Fact or Fiction - The Longest & Shortest Days


Saying that there are long and short days within the Gregorian calendar has the tendency to confuse people. We don’t magically get more hours in a 24-hour cycle or fewer hours, for that matter. This idea simply refers to the hours of daylight that we experience in a day. During the Summer Solstice, we might have far more daytime hours than nighttime hours. During the Winter Solstice, we might have fewer daytime hours and more nighttime hours. In other words, it refers to the ratio of sunlit hours to nighttime hours.

That being said, in recent years, scientists have viewed other days of the year that present much longer stretches of sunlit hours, leading many to believe that the Summer Solstice is the longest day of summer and not, in fact, the longest day of the year. However, it is still regarded as the longest day.

More importantly, there are regions in the world where the sun just never seems to set. This is due to the curvature of the earth in relation to its positioning in relation to the sun. This phenomenon, known as the midnight sun, is prevalent in the Arctic and Antarctic Circles. However, countries such as Canada, Alaska, Norway, Sweden, and Iceland also experience the Midnight Sun, with some nights lasting just 4 hours long before the sun makes its appearance.

This makes it apparent that the only reason why we have solstices and equinoxes, as well as the seasons in general, is because of the curvature of the earth and the fact that the planet is tilted on its own axis. As the earth spins on its axis and revolves around the sun, we experience times when the southern hemisphere is closer to the sun and when it’s the farthest distance away from the sun. The same applies in the northern hemisphere and these official changes of the seasons are marked by the appearance of solstices and equinoxes.


Shifts in the Stars - Mysticism & The Solstices



It’s no secret that astrology is centered around the stars and planets in relation to our birth dates. What is most interesting about solstices and equinoxes is how they affect each zodiac sign. Overall, we note that there are four passages of the seasons marked by two solstices and two equinoxes per year. However, there are eight in total – four transitions of the seasons in the northern hemisphere and four in the southern hemisphere.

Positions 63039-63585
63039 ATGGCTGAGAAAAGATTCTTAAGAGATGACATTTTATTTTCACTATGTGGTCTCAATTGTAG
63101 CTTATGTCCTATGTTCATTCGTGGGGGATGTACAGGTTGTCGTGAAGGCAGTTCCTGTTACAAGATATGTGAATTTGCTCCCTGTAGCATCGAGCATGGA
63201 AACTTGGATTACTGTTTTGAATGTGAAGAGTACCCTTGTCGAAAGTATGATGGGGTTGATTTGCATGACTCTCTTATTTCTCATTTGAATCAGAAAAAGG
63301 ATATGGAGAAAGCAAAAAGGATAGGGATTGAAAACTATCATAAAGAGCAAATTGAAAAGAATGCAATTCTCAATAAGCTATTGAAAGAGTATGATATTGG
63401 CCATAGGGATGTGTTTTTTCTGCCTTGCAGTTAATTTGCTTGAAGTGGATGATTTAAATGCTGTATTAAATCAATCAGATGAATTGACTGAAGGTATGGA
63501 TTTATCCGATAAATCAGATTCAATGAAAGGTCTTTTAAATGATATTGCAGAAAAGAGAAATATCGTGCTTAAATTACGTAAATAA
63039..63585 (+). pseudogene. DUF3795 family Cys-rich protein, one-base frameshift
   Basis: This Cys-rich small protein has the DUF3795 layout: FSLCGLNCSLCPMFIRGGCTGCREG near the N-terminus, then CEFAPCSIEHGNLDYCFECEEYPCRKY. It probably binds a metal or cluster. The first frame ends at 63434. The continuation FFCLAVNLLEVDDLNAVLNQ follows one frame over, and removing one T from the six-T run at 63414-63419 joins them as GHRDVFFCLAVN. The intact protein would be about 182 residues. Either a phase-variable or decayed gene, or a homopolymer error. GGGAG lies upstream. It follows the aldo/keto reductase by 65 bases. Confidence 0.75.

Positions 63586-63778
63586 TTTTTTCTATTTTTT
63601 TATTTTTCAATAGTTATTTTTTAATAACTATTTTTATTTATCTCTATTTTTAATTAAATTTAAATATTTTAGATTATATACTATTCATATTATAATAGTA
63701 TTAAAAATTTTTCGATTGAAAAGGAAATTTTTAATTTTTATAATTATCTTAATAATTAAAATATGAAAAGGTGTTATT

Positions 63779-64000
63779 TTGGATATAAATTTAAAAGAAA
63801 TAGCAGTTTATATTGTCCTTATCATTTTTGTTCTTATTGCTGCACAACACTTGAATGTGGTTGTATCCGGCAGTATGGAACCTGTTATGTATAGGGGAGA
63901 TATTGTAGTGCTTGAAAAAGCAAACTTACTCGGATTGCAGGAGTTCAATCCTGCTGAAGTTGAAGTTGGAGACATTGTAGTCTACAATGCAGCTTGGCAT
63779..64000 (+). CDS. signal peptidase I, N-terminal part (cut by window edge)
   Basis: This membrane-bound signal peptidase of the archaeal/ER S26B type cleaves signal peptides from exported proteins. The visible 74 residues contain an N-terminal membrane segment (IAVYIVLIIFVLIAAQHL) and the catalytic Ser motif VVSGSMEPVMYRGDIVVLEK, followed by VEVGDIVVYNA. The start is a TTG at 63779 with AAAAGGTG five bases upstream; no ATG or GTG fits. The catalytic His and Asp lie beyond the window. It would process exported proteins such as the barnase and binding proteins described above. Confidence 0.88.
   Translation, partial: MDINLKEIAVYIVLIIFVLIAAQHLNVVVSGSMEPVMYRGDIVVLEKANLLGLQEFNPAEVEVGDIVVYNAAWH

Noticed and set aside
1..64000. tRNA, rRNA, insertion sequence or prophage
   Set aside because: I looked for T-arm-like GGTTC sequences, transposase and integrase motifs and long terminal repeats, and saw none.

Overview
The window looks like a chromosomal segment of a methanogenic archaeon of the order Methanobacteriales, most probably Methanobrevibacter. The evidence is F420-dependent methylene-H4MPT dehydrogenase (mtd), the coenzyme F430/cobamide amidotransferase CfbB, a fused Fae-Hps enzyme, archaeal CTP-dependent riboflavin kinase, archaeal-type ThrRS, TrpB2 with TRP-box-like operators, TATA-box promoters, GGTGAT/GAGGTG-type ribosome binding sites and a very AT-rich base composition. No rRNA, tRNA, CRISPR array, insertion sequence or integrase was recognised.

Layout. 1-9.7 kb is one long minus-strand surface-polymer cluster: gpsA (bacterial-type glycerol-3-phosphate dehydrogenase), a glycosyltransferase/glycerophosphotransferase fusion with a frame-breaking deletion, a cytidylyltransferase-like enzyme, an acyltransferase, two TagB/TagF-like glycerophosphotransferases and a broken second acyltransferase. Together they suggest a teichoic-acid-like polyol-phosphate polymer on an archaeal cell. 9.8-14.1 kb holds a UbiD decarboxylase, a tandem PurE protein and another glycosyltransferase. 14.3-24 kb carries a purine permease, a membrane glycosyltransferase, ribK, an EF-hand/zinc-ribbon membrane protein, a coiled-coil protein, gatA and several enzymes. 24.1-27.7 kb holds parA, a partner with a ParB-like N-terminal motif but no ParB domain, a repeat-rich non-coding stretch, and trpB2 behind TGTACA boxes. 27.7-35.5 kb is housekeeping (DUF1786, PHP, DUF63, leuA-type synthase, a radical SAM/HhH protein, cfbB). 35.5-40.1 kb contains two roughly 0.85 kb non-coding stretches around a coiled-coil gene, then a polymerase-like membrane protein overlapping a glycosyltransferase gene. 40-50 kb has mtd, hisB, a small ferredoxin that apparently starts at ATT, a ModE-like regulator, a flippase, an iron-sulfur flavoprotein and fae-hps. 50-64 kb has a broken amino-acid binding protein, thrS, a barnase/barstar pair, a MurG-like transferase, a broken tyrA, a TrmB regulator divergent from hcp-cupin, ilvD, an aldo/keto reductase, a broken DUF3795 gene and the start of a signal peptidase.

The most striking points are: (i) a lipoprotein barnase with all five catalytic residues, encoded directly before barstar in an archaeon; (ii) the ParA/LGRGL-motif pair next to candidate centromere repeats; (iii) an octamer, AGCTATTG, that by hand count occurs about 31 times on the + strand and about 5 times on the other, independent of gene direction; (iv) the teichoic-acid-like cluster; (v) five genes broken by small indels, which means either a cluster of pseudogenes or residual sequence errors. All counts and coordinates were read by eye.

This means that solstices and equinoxes affect the zodiac signs in different ways according to which hemisphere you live in. The two solstice points and two equinox points each correspond with one of the four cardinal zodiac signs. In the northern hemisphere, the Summer Solstice occurs when the sun stands still over the Tropic of Cancer – the northern limit of the ecliptic. It also marks the first day of the Cancerian star in the zodiac. The Winter Solstice occurs when the sun stands still over the Tropic of Capricorn and marks the first day of the Zodiac sign known as Capricorn.

As spring symbolizes new beginnings, the Spring Equinox comes around just as the beginning of the new Zodiac years commences under Aries. On the other hand, as autumn represents balance in nature and the antithesis to new life, the Autumnal Equinox comes around in the house of Libra – symbolized by balancing scales.

With each solstice and equinox being tied to a cardinal zodiac sign, they can be seen as a time of new life and a time of harvesting or reaping that which you have sewn throughout the year. Decluttering your home during the Winter Solstice and Autumnal Equinox is recommended. It will help you prepare for the seasons of abundance that come with the Summer Solstice and Vernal Equinox. If you fall under a cardinal sign that correlates with an equinox or solstice, that would be a good time for you to begin planning new ventures.


Future Extremes – Climate Change & The Solstices



Mysticism aside, the solstices and equinoxes are showing us just how our earth is changing – and not for the better. The longest days are becoming longer and the shortest days are becoming shorter, indicating that the earth is moving into a pattern of extreme weather. While the solstices can be enjoyed now, the Summer Solstice, for example, might not be beachgoing weather in a few centuries. The hottest peak of the longest day might be far too unbearable to withstand with temperatures reaching far beyond what is safe and recommended for living creatures and plant life to be exposed to. This is a long way off and will not be something that happens in our lifetimes, but is a tell-tale sign that our earth is going through extreme climate changes that are going to have an impact on our way of life. Longer, warmer Summer Solstices can, theoretically, lead to a slower release of heat from the earth’s surfaces and oceans, resulting in more seasonal temperature lag. In other words, summers will get longer and so will our winters. All life – fauna, flora, and human beings included – require the balance of the seasons to thrive. This is definitely an alarm bell that needs to be observed with all due seriousness.

As the guardians of this earth, we owe it to ourselves to pay attention to these signs and act in the best interests of our children, grandchildren, and great-grandchildren, as well as all life on the planet.

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The solstices are wonderful moments in our calendar year that serve to remind us of the opportunity for new beginnings. They remind us how life is changing all around us and give us signs regarding the health of our planet. Like many philosophers, astronomers, and physicists who came before us, we can look to the stars for answers to our lives here on earth.